Impeachment.-SEC. 16. The sole power of impeachment shall vest in the House of Representatives; the concurrence of a majority of all the members being necessary to the exercise thereof. Impeachment shall be tried by the Senate sitting for that purpose and the Senators shall be upon oath or affirmation to do justice according to law and evidence. When the Governor or Lieutenant. Governor is on trial, the Chief Justice of the Supreme Court shall preside. No person shall be convicted without a concurrence of two-thirds of the Senators elected.

Sec. 17. The Governor and other state and judicial officers, except Justices of the Peace, shall be liable to impeachment for high crimes and misdemeanors, or malfeasance in office, but judgment in such cases shall only extend to removal from office and disqualification to hold any office of honor, trust or profit under the laws of the state. The party, whether convicted or acquitted, shall, nevertheless, be liable to prosecution, trial, judgment and punishment according to law.

Sec. 18. All officers not liable to impeachment shall be subject to removal for misconduct or malfeasance in office, in such manner as may be provided by law.

Legislative Bills.--Sec. 19. No law shall be passed except by bill, and no bill shall be so altered or amended on its passage through either house as to cbange its original purpose.

SEC. 20. The enacting clause of every law shall be as follows: “Be it enacted by the Legislative Assembly, of the State of Montana."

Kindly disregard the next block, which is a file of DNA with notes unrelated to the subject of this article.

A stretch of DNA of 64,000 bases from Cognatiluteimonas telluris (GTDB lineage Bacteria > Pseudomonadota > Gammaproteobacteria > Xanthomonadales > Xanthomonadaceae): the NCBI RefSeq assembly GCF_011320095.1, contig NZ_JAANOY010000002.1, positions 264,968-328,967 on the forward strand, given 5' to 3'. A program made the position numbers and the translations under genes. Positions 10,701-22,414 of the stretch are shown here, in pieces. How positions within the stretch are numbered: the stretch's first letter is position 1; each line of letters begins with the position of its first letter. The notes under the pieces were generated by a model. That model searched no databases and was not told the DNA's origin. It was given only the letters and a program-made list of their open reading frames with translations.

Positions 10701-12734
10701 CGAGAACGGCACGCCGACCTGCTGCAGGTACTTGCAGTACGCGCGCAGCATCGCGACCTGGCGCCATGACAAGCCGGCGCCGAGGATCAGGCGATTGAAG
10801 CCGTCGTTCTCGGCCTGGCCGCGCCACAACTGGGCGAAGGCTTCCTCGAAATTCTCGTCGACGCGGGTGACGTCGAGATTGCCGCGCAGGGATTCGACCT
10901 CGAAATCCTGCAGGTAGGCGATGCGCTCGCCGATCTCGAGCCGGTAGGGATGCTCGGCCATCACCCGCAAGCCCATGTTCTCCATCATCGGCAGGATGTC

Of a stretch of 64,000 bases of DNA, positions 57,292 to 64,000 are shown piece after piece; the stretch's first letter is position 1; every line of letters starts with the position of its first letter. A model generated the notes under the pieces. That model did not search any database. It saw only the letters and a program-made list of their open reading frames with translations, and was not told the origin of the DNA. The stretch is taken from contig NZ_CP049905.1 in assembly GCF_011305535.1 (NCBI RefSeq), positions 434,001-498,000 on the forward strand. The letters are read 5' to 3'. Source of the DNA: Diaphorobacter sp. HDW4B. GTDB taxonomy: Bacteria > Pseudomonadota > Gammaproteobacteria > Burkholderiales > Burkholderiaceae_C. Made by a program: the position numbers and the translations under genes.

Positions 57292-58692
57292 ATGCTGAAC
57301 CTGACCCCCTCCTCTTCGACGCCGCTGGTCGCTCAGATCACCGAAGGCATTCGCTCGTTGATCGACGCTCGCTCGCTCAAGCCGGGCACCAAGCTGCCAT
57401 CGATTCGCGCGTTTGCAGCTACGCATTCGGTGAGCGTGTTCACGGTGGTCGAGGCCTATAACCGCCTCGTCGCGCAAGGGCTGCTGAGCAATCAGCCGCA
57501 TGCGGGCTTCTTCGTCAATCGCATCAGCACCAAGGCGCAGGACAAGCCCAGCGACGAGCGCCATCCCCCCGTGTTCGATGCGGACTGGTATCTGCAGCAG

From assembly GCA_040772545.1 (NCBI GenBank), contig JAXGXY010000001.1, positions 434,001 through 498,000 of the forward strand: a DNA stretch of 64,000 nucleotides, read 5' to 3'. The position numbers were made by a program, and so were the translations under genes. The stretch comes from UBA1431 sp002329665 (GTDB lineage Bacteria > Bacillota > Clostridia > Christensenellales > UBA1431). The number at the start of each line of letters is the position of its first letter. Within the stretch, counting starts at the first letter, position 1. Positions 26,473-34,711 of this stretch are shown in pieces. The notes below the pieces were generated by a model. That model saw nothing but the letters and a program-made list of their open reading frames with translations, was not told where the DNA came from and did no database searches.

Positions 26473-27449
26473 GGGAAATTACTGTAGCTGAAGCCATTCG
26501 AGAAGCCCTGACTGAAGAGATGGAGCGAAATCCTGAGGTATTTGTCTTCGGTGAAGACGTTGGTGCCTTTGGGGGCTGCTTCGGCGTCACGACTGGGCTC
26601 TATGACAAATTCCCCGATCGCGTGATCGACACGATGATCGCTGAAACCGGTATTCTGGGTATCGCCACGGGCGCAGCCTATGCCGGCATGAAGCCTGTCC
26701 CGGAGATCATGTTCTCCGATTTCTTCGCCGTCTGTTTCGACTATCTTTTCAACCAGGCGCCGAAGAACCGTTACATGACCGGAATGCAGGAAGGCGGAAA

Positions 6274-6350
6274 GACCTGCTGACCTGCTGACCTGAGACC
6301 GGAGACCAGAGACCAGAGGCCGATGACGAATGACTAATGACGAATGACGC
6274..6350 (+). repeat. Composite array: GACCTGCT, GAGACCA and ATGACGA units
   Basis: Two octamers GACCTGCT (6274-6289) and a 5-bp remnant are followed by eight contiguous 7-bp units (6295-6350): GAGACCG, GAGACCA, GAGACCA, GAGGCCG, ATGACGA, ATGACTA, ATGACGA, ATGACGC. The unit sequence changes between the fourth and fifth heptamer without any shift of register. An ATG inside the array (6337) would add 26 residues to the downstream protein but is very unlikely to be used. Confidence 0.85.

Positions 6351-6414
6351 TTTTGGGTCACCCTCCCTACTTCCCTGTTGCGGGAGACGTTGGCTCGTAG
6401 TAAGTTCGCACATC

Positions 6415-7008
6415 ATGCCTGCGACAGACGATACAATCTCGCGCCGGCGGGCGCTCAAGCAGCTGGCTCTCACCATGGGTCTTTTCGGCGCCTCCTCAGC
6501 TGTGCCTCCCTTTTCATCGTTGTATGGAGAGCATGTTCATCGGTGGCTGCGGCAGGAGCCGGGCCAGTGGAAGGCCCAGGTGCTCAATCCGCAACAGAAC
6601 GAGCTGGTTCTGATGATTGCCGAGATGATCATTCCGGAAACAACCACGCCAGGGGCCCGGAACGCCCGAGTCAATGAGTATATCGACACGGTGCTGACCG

SEC. 21. No bill for the appropriation of money, except for the expenses of the government, shall be introduced within ten days of the close of the session, except by unanimous consent of the house in which it is sought to be introduced.

SEC, 22. No bill shall be considered or become a law unless referred to a committee, returned therefrom and printed for the use of the members.

SEC. 23. No bill, except general appropriation bills, and bills for the codification and general revision of the laws, shall be passed containing more than one subject which shall be clearly expressed in its title ; but if any subject shall be embraced in any act which shall not be expressed in the title, such act shall be void only as to so much thereof as shall not be so expressed.

SEC. 24. No bill shall become a law except by a vote of a majority of all the members present in each house, nor unless on its final passage, the vote be taken by ayes and noes, and the pames of those voting be entered on the journal.

SEC. 25. No law shall be revised or amended, or the provisions thereof extended by reference to its title only, but so much thereof

« SebelumnyaLanjutkan »